The Justice Department filed a motion on Wednesday asking the DC Circuit Court of Appeals to expedite its appeal of the AT&T-Time Warner decision, and provided a preview of how it plans to fight its case.
The government wants the oral arguments to start soon after the October 18 deadline for the briefs.
The Justice Department also provided a preview of its argument for the appeal, saying that Judge Richard Leon, who ruled decisively in AT&T's favor in June, rejected "fundamental economic principles."
The Justice Department has argued that by owning Time Warner, which has since been renamed WarnerMedia, AT&T would have "both the incentive and the ability to raise its rivals' costs and stifle growth of innovative, next-generation entrants that offer attractive alternatives to AT&T/DirecTV's legacy pay-TV model-all to the detriment of American consumers."
The Justice Department argued during the trial that the newly merged company would have expanded power over its contract negotiations with competitors. The evidence presented at trial, the Justice Department says, shows that AT&T would benefit if the company threatened to "black out" Time Warner content -- pulling it from rival distributors during negotiations -- because customers would drop their current providers and switch to AT&T services like DirecTV in order to watch its content. AT&T would also get higher prices out of its competitors as a result, the Justice Department alleged.
The government reiterated its concerns in Wednesday's motion and said Leon ignored basic economic principles.
"The government's case is based on well-accepted and non-controversial economic principles of bargaining, but the district court effectively discarded those principles and their logical implication that the merged firm will raise prices to its rivals. In so doing, the Court committed multiple errors," the Justice Department wrote in the motion.
AT&T and Time Warner argued during the trial that they have no incentive to trigger a "black out" because they rely on subscriber fees and advertisements to make money, and dropping a distributor would cause their networks too much financial harm. They also claimed that they need the merger to compete with the likes of Google and Facebook, and to bring cost savings and new innovations to their customers.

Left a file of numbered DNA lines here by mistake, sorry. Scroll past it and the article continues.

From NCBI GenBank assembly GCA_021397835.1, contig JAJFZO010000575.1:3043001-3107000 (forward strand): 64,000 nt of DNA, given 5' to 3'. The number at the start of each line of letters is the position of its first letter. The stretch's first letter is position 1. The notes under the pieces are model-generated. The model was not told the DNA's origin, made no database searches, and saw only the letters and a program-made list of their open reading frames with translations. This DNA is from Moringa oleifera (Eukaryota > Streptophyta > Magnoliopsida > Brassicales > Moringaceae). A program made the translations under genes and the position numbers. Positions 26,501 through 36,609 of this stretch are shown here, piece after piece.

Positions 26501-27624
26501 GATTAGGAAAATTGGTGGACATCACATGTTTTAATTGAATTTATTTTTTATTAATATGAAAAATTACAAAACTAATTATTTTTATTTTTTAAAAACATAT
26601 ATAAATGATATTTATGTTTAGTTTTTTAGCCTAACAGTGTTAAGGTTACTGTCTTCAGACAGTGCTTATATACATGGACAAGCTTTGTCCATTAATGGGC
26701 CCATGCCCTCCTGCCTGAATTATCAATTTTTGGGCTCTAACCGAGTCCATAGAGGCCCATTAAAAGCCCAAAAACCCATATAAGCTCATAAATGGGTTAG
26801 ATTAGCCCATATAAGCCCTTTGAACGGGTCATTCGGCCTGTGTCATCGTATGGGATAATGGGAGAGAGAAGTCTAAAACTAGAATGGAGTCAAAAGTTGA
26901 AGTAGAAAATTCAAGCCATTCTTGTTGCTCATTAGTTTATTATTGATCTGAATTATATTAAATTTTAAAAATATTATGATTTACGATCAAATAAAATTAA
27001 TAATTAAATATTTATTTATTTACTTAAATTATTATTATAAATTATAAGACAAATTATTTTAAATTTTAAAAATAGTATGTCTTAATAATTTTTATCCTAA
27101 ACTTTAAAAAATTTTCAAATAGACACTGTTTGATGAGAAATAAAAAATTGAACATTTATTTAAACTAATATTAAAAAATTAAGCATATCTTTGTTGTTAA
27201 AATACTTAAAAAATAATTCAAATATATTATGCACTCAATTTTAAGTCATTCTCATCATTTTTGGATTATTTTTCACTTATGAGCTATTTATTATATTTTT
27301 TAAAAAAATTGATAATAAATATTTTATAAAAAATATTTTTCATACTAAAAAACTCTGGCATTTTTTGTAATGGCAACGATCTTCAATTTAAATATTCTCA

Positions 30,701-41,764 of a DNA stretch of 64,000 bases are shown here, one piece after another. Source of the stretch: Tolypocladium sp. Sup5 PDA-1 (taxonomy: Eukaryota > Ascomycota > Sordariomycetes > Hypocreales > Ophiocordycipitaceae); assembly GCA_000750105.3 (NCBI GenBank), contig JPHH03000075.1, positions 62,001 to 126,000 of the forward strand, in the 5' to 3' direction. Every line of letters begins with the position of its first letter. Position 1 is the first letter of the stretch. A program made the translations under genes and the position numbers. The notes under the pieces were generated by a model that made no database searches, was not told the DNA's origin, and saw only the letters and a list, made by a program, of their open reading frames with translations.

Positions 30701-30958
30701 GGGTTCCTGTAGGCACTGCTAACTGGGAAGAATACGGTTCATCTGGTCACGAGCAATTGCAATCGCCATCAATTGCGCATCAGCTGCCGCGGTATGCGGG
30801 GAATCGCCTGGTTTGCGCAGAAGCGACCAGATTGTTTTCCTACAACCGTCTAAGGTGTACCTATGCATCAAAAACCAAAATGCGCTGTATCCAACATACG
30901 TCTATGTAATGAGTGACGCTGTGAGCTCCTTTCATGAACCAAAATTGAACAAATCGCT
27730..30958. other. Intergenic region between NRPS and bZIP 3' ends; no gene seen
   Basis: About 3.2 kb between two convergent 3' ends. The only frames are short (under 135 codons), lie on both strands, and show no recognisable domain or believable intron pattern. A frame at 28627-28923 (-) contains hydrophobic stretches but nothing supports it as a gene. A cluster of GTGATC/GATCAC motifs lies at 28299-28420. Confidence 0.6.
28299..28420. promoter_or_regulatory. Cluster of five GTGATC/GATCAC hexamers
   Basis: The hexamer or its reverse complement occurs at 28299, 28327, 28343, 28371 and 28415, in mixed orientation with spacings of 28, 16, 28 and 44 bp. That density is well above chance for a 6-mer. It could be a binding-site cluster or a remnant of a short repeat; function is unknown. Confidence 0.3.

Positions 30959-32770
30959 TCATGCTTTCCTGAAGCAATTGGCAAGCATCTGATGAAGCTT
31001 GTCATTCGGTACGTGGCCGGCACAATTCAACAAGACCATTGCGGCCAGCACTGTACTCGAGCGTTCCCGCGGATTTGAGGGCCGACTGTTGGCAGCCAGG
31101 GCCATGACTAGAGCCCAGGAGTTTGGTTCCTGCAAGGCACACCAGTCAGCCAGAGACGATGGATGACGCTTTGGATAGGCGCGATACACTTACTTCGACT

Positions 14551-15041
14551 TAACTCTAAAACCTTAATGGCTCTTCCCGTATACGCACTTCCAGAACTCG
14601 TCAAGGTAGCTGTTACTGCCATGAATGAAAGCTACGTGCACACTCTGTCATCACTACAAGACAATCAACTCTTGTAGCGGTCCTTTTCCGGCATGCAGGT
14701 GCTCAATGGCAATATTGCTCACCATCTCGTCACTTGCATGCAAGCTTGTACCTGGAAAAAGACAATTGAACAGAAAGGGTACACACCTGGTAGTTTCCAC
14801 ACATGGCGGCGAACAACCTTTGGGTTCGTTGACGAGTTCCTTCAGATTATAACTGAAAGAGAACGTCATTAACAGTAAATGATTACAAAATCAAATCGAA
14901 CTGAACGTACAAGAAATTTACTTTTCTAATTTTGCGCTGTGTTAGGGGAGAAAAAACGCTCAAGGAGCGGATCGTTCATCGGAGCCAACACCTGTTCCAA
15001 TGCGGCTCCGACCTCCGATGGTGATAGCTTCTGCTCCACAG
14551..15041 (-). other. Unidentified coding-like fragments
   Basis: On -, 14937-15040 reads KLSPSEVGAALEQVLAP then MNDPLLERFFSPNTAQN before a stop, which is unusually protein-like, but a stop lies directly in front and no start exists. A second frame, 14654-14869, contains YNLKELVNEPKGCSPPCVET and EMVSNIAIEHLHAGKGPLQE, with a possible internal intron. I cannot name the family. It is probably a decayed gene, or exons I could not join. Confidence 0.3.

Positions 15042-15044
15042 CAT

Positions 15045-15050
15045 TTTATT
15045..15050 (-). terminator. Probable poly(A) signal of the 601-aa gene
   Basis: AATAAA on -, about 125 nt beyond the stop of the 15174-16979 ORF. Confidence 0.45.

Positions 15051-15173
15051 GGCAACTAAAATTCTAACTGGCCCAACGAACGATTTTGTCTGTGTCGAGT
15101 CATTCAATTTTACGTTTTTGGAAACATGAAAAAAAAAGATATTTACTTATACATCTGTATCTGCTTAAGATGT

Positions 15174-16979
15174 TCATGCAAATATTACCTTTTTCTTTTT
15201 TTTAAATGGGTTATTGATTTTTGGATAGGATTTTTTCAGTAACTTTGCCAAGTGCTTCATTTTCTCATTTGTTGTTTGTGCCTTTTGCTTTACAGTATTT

Days after Leon approved the deal in June, AT&T and Time Warner merged into one company, but committed to hold the Turner Networks, which includes CNN, TNT, TBS and HLN among others, separate from AT&T until February 28, 2019.
The Justice Department argued in its motion that if an appeal is not decided by that date, it will be much more complicated to untangle the two companies in the event the government wins on appeal. "If the appeal is not decided by then, AT&T immediately can be expected to exercise the increased bargaining leverage that it would gain from control of Turner," the government wrote.
One former official with the antitrust division of Justice Department said he was "baffled" by the government's basis for the appeal.
"Normally when you go on appeal, you like to have in mind some clear articulation of a legal error the court below committed," said the official, who requested anonymity to speak more freely. "Sounds to me they're saying Leon just got it wrong on the result, that the evidence was clear."
"That's a real loser of an appellate argument," the former official added. "You have to show the court committed a clear error, like the court didn't assume gravity exists."
Leon's written decision, however, was "pretty harsh and kind of sarcastic" and full of exclamation points, the former official said, which is unusual for a District judge. This could work in the Justice Department's favor, according to the former official.
"Sometimes you could have a court of appeals decide that the judge was biased, even if you don't raise it as a bias issue," the former official said. "If you get the right panel of appellate judges that think the government got screwed here they might find a clear error on things that court did."
Cornell Law professor George Hay, a former Director of Economics for the Justice Department's Antitrust Division, said he expected government lawyers to take the approach that the judge just never understood their theory because the Justice Department would otherwise lose on a fight about the facts.
"What they have to argue is that [Leon] just never got their theory, never really understood the core principle they were trying to articulate," Hay said. "While there may be disagreements over how good the evidence was to support the theory, the fundamental problem was he didn't really get the theory."
Some in the antitrust community have said that there is a real need for clarity from the courts on antitrust law, especially when it comes to vertical mergers where a distributor owns the company that makes the product they distribute, and the appeals process could help shake that out. The last time the Supreme Court heard a vertical integration case was in 1972.
"If the court of appeals takes it they may clarify how the law should be applied in these very rare cases where there's a potential problem and that would be useful for the court to provide some guidance," Hay said. "But it has to be limited in its applicability."
-- CNN's Jessica Schneider contributed to this report.